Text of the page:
As businesses across the globe continue to grapple with the disruptions brought about by the pandemic, omnichannel banking represents the optimal means of financial service delivery, particularly in markets with significantly varying demographics.
This is the position of the Commercial Lead for North and West Africa at Engagement Banking Platform (EBP), Backbase, Aymen Daoud.
Omni-channel banking allows for the entire lifecycle of customers – from onboarding, through account opening to day-to-day activities to be initiated and completed on a unified platform. This allows customers to access services via mobile telephony, websites, call centers, Unstructured Supplementary Service Data (USSD), chatbots, kiosks, and walk-in branches.
According to Mr. Daoud, offering the same set of services – digital and offline – in a seamless and consistent manner will define the future of banking. He added that the unique and diverse composition of many countries on the continent have them well-positioned to take advantage of this.
The digital-first approach is gaining traction on the continent, in no small part due to mobile phone penetration, which according to GSMA, stood at approximately 45% in 2019 and is expected to reach 50% by 2025, with some 614 million unique subscribers.
Despite these developments and the rapid rate of digitalisation over the past 18 months, Mr. Daoud expressed concern that a sizeable number of banks are yet to make the leap from multiple channels to omnichannel—that is, making movement between channels seamless, and using digitisation to enable cross-channel sales and marketing, resulting in a missed opportunity to improve sales productivity.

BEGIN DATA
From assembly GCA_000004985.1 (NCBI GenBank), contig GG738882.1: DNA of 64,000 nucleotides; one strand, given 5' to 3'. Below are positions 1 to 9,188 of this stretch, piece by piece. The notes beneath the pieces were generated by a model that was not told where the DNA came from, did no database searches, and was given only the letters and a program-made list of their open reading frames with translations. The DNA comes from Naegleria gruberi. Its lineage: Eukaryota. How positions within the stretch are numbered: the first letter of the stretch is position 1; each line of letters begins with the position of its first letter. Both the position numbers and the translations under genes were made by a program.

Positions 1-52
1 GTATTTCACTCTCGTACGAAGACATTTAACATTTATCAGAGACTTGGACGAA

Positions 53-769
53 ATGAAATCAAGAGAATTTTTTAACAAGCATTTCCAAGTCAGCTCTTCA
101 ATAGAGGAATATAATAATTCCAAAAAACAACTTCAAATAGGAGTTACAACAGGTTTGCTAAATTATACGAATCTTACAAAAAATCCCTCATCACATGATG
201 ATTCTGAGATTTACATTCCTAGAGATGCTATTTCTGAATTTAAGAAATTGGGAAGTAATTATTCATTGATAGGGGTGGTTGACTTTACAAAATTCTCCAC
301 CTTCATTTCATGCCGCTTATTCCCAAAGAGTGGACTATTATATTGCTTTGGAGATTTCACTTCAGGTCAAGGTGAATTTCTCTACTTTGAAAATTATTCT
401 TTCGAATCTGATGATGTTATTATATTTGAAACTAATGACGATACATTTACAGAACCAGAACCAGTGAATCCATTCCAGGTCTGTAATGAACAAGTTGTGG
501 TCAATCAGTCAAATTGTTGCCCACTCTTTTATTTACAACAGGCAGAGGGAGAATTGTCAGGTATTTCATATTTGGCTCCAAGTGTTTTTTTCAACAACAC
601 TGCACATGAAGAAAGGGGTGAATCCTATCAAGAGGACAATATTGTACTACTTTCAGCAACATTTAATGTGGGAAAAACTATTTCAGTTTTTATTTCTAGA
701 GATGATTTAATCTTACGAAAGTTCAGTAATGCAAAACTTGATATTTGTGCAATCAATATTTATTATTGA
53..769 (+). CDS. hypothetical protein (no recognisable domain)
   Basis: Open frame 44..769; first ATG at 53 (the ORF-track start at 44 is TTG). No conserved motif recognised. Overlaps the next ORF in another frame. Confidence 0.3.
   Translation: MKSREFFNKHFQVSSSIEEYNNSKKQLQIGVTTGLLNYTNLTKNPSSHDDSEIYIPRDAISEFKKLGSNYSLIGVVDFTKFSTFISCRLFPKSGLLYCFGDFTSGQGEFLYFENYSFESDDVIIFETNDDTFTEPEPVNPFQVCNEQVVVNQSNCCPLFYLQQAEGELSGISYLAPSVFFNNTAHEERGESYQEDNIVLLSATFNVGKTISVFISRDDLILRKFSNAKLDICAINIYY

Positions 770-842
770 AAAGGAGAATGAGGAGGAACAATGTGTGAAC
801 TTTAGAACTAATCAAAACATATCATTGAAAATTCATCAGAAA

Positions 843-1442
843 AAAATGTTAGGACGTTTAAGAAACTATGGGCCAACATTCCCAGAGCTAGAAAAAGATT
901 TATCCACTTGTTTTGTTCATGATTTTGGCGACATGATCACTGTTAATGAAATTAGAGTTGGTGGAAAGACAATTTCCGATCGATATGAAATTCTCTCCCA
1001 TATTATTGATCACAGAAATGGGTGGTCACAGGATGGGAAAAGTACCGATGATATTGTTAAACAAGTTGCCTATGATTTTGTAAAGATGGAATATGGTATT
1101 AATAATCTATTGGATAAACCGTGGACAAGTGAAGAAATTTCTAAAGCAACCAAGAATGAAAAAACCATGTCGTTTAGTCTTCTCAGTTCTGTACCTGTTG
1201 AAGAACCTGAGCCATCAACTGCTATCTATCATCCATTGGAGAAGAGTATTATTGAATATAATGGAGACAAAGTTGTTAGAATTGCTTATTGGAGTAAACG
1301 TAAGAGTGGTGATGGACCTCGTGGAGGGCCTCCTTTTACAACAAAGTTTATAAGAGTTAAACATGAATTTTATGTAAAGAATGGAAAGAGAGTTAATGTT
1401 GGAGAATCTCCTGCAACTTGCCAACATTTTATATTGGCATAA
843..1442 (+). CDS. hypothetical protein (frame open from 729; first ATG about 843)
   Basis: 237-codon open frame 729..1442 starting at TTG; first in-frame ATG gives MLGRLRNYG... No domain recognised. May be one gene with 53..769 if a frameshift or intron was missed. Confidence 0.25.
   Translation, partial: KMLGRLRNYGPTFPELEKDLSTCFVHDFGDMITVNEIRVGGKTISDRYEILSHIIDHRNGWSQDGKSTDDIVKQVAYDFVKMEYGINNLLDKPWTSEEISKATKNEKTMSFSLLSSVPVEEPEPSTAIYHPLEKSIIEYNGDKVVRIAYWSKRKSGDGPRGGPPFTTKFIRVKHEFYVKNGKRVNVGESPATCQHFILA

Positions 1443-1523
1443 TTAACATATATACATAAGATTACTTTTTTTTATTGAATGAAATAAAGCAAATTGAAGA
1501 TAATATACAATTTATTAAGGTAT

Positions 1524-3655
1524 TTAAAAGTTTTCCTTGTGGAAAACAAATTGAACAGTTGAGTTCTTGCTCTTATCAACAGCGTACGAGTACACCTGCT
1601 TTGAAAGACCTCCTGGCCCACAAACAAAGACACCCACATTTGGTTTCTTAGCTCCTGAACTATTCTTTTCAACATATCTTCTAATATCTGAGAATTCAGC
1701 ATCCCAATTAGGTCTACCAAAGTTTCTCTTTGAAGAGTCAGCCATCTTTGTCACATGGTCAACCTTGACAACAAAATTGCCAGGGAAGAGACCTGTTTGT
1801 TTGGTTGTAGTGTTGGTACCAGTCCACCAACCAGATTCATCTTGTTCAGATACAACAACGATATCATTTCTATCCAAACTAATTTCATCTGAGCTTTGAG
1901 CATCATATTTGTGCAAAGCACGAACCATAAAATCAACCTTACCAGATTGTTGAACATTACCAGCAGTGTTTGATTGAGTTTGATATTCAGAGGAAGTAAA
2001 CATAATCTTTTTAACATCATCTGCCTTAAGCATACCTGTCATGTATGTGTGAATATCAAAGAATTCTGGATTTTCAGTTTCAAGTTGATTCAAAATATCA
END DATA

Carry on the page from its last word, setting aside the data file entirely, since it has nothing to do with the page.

“Post pandemic, we will have banking customers who have acquired the taste to spend less time in queues, which means that banks would have to acquire, engage and support new, as well as existing customers in digital and efficient ways in order to compensate for the reduction in sales acquired from their branches,” he said in an interview with the B&FT.
The engagement banking expert, however, added that he expects a perpetual place for human interactions in financial service delivery as digital-first does not equate digital-only.
Inasmuch as digital banking has become the default for many customers, there will still be a number of persons who value the personal touch. And even some who favor digital solutions prefer face-to-face engagements for complex financial products.
“As the customer experience evolves rapidly, aided by digitalisation, banks must not neglect the crucial human element of the omnichannel delivery. To optimise sales, they must create a harmonised omnichannel offering by employing a balance of human and digital touchpoints. Banks must find the right mix of digital and personal interactions to suit their customers,” he explained.
To buy or build
As banks juggle with the option of building their in-house solutions versus taking advantage of platforms on the market, Mr. Daoud argued that the advantage of customisation and control, presented by building a platform from scratch is quickly eroded by cons including a longer time-to-market, access to right skillset and potential security breaches.
He added that the increasing mutual trust between banks and fintech firms as well as a growing body of evidence point to employing customisable market-ready platforms as the more ethically and economically prudent choice, as they provide speed and flexibility.
“Partnering provides banks with speed, which is very crucial in the digital-first world and was demonstrated when the pandemic first struck. In addition to that, it affords them the flexibility to extend those features to meet regulatory demands and also flexibility to create an accelerated build and add unique features to suit their customers.”